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Beginning Isometric RTS

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I've layed the groundworks for a 2D isometric rts. But I have a couple basic questions if anyone would be willing to point me to an article or offer me advice.

 

1. Movement: So the movement I have implmented now is a basic Euler integration where I increment acceleration, velocity then position. Now that I have a tile map, sprite sheet and a few characters on screen I've quickly realized I can't have 2D movement with 360 degrees of freedom. I must restrict movement to the tiles on my map(duh!). Is the best way to do this going from point a->b simply to increment a.x and a.y until it = b.x and b.y? And have the character move from grid point to grid point? 

 

2. Storing Units: What type of data structures would be best to use for this type of game. There are many actions that are going to require a quick look up on a few units. Selecting units, collision detection, etc... How have you guys implemented this? I was thinking of perhaps doing some sort of map where the key is from ymin -> ymax where each bucket is +50px from the last or something. Then sorting from xmin->xmax in each bucket with the same +50px offset.

 

Best,

    Dish

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Hi,

 

I never worked with that game type, but long time ago i build something like POSTAL (the first one in Isometric 2D) but with mouse control, also used a tiled map.

 

My characters had restricted movement and they can only move from the center of a tile to the center of the next adjacent tile. This way i only had a few animation sequences (moving and shooting)

 

Top

Top-Right

Right

Right-Bottom

bottom

 

Then mirror 3 of them and i got the remaining animations:

 

Top-Left

Left

Left-Bottom

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Awesome, thanks.

 

In what sort of data structure did you store your units, and what sort of lookups did you do on subsets of units?

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Well...not sure it's the best way but i used a colormap (not sure if i can call that) for path finging. After i had my level built e replaced walls, lakes, etc by red pixels and all the rest by black pixels. Then i rescaled my image so i can have less pixels (got something like 512x512) and put A* model working with my image. A low sized image will give you less accurancy but is faster.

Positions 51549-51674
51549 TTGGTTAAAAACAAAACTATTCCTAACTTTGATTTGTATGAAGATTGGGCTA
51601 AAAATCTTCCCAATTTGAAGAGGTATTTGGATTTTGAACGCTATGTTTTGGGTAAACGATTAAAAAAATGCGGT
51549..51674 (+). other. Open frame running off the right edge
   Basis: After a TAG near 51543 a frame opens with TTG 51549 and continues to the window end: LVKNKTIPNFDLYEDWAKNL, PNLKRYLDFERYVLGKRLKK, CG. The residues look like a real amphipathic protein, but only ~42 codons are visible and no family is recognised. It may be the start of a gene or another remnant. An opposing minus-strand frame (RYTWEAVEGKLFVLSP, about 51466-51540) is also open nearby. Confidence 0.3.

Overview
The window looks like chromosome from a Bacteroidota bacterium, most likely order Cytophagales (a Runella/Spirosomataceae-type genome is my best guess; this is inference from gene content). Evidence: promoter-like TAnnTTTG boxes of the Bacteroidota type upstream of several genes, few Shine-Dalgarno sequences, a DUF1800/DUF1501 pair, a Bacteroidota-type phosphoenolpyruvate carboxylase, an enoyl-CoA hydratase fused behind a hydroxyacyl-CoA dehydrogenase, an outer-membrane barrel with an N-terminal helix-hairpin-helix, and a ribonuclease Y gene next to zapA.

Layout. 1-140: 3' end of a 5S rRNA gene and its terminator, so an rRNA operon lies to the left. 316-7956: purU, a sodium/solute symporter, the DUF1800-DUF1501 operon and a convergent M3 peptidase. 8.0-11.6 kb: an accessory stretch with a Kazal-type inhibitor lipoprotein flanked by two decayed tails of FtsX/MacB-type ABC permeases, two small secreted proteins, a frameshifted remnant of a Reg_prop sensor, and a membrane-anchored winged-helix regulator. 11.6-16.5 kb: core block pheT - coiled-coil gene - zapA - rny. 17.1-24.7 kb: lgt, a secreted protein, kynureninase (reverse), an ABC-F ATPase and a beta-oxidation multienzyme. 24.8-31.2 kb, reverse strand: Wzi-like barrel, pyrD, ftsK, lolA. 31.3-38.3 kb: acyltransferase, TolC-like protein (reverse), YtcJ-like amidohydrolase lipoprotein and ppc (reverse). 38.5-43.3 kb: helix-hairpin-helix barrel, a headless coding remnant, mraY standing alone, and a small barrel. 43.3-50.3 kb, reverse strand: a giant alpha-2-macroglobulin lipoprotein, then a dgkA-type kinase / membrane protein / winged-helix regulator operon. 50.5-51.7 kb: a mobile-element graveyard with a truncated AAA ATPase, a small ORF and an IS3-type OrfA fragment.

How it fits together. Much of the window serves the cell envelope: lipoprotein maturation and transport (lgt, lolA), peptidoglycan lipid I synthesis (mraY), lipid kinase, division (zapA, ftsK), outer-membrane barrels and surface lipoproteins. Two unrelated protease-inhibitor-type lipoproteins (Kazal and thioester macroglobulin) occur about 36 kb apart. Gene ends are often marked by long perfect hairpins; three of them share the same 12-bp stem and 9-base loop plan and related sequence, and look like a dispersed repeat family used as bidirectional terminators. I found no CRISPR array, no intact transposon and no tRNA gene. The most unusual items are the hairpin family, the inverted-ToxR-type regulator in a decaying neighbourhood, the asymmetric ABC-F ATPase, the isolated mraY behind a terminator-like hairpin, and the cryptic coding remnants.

Did the same thing for bullet collision with level static objects but with a larger image so i can get more detail.

 

Collision between bullets and dinamic objects i used pixel collision.

 

note: Did not use collision between objects because path find will not alow collisions.

 

(sorry my english)

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1. Movement

 

You need not restrict your characters to grid positions. It's not necessary.

 

While you might decide that buildings or permanent things (obstacles etc) should be on grid positions, that doesn't mean your characters / moving things have to stay on them. The collision detection is marginally more difficult, but this is offset by not having to take special measures to handle the grid

 

2. Data structures

 

Just do the simplest thing which could possibly work. Initially there's no need to do anything fancy like space partitioning etc, just store everything in a big list (or some other container)

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1. Hmmm, can you expand more on this?

 

Since I am using 2D I thought I can only have characters move in directions the spritesheet can support. While I've done no testing to see how it looks otherwise I just assumed this to be true. If the spritesheet has directions representing 0,45,90,135,180 degrees and I rotate to represent the other directions what if my character is traveling some path that represents 35 degrees? If I use the normal northeast animation will it still look fluid? It would make me happy if this were true because restricting movement to grid doesn't look that great either.

 

2. Sounds like a better idea than what I was thinking. I should tape a sticky note with the acronym KISS to my monitor.

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Look at a graph for a doing movement and holding all the map data, use a std::list to hold all the units or std::vector depending on your needs.

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